h)    Sampling plan;

i)      Methods for recording and evaluating results;

j)      Functions and responsibilities;

k)    Proposed timetable.

3. Using this defined process (including specified components) a series of batches of the final tissues or cells may be produced under routine conditions.

4. The number of process runs carried out and observations made should be sufficient to allow the normal extent of variation and trends to be established and to provide sufficient data for evaluation. It is generally considered acceptable that three consecutive batches/runs within the finally agreed parameters would constitute a validation of the process. 

5. Batches, where applicable, made for process validation should be the same size as the routine scale batches.[5]

A.7.4.4.2. Concurrent validation 

1. In exceptional circumstances it may be acceptable not to complete a validation program before routine production starts and to validate processes during routine production (concurrent validation).  The decision to carry out concurrent validation must be justified, documented and approved by authorised personnel.

2. Documentation requirements for concurrent validation are the same as specified for prospective validation.[6]

A.7.4.4.3. Retrospective validation 

1. Retrospective validation is only acceptable for well-established processes.

2. Retrospective validation will be inappropriate where there have been recent changes in the composition of the tissues or cells, operating procedures or equipment.  Validation of such processes should be based on historical data. The steps involved require the preparation of a specific protocol and the reporting of the results of the data review, leading to a conclusion and a recommendation.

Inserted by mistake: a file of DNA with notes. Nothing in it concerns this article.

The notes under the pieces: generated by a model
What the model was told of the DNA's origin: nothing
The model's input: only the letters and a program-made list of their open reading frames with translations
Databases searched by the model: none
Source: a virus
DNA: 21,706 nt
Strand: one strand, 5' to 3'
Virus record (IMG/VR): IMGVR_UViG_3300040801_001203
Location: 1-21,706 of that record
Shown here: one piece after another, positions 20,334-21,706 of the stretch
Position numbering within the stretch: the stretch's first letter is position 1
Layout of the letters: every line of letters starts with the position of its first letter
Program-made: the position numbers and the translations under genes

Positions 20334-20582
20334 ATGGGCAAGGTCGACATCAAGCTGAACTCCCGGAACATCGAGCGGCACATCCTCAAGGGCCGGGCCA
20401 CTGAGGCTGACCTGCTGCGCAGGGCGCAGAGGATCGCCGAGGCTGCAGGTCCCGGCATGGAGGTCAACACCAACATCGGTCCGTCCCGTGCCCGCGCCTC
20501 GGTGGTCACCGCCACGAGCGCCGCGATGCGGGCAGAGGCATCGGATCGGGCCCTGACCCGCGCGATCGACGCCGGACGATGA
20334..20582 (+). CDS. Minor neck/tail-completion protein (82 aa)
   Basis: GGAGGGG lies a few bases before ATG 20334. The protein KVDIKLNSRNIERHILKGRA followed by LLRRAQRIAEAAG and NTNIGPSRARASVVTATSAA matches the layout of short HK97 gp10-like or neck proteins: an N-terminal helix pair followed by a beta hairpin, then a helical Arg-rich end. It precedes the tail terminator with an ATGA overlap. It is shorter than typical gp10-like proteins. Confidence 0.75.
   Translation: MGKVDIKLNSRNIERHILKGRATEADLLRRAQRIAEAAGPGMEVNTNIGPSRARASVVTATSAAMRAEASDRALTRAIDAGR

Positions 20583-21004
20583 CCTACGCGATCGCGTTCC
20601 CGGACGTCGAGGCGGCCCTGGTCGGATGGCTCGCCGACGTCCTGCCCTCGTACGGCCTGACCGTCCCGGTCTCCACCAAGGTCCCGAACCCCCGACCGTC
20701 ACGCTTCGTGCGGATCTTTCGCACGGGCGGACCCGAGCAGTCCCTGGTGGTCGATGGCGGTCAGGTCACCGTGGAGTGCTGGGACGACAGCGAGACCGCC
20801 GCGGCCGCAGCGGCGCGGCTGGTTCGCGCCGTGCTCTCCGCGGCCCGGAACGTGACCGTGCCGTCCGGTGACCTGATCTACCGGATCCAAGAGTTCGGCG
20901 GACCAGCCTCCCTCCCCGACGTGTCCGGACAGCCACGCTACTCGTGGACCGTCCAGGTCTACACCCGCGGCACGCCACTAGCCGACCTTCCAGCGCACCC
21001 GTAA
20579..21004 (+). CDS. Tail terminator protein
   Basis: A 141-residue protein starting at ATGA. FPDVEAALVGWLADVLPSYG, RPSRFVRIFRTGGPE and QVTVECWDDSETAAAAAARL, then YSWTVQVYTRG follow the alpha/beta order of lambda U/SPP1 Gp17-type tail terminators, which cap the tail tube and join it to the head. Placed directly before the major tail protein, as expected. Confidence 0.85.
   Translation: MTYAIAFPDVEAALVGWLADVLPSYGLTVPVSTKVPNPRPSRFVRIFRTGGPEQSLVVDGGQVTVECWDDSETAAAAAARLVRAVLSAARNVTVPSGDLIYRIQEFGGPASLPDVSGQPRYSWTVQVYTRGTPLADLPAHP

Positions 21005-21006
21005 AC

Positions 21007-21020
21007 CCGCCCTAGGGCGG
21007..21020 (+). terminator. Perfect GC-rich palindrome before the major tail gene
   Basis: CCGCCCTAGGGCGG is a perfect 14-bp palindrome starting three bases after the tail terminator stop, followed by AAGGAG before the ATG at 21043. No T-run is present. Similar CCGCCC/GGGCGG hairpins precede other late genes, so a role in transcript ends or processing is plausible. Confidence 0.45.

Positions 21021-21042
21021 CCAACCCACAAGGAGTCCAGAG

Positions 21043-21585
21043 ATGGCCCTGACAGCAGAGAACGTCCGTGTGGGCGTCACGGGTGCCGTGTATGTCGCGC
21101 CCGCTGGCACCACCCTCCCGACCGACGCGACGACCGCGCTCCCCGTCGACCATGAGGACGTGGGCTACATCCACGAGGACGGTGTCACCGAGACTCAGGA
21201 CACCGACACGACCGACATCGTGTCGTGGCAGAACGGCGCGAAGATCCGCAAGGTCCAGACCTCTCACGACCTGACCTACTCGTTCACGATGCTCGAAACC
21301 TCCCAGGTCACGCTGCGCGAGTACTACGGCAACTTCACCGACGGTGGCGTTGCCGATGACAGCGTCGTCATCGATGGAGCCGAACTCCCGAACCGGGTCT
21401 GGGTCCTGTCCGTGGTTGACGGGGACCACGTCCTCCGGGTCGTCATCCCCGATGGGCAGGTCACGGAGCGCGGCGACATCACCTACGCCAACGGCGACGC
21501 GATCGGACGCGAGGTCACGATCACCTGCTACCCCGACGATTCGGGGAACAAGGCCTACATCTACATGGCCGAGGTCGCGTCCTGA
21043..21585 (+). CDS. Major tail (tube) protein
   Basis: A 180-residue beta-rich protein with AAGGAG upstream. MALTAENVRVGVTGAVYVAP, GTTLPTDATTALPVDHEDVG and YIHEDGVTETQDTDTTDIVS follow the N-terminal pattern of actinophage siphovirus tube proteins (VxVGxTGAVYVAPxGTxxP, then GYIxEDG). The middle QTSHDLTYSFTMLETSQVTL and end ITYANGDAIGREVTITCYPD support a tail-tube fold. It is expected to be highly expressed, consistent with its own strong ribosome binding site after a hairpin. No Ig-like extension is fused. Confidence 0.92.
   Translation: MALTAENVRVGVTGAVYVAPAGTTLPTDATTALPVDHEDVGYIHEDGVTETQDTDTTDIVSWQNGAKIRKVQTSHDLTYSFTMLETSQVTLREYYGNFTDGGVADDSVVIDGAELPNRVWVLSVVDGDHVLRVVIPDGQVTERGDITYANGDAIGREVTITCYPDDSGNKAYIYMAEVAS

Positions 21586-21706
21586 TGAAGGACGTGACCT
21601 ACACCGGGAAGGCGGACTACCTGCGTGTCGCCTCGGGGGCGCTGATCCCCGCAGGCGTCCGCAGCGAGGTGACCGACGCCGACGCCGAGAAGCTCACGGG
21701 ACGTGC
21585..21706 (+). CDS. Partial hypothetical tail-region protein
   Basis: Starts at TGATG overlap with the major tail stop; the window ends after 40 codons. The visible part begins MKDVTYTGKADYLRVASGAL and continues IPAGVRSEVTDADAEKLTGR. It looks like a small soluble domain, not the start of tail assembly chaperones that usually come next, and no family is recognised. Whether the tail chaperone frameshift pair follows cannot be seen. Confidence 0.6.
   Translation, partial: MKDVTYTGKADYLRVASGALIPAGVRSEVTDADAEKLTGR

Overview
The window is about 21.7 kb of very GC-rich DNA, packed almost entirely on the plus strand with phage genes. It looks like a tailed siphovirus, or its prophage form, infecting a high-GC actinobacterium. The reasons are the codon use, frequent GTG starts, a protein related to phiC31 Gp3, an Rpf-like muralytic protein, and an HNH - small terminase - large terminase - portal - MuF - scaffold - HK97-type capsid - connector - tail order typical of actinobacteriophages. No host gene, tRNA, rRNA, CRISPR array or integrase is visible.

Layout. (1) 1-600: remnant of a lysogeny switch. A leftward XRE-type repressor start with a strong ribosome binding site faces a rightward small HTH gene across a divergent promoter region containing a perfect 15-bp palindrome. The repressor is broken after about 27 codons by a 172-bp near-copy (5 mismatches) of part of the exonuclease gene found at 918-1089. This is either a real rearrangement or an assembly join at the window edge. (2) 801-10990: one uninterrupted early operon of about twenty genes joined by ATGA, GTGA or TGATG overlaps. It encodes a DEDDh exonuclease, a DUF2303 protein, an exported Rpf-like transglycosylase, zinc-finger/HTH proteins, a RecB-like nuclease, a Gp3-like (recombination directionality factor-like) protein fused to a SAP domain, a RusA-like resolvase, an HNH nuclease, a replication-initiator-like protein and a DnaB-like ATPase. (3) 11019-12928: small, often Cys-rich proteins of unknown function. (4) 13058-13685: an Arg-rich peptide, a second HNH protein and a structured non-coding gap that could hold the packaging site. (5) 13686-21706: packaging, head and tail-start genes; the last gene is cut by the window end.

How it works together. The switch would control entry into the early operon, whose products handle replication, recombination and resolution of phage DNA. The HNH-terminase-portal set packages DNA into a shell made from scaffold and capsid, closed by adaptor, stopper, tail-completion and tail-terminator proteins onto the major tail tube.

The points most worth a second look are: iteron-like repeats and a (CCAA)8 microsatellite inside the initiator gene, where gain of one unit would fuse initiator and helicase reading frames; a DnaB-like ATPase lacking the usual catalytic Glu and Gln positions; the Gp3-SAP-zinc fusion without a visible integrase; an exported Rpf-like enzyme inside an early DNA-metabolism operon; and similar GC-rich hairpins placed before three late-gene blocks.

3. The source of data for this validation should include, but not be limited to:

a)    Batch processing and packaging records;

b)    Process control charts;

c)     Maintenance log books;

d)    Records of personnel changes;

e)     Process capability studies;

f)      Finished product data;

g)    Including trend cards;

h)    Storage stability results.

4. Batches selected for retrospective validation should be representative of all batches made during the review period, including any batches that failed to meet specifications, and should be sufficient in number to demonstrate process consistency.

5. Additional testing of retained samples may be needed to obtain the necessary amount or type of data to retrospectively validate the process.

6. For retrospective validation, generally data from ten to thirty consecutive batches should be examined to assess process consistency, but fewer batches may be examined if justified. [7]

A.7.4.5. Cleaning and Disinfection Validation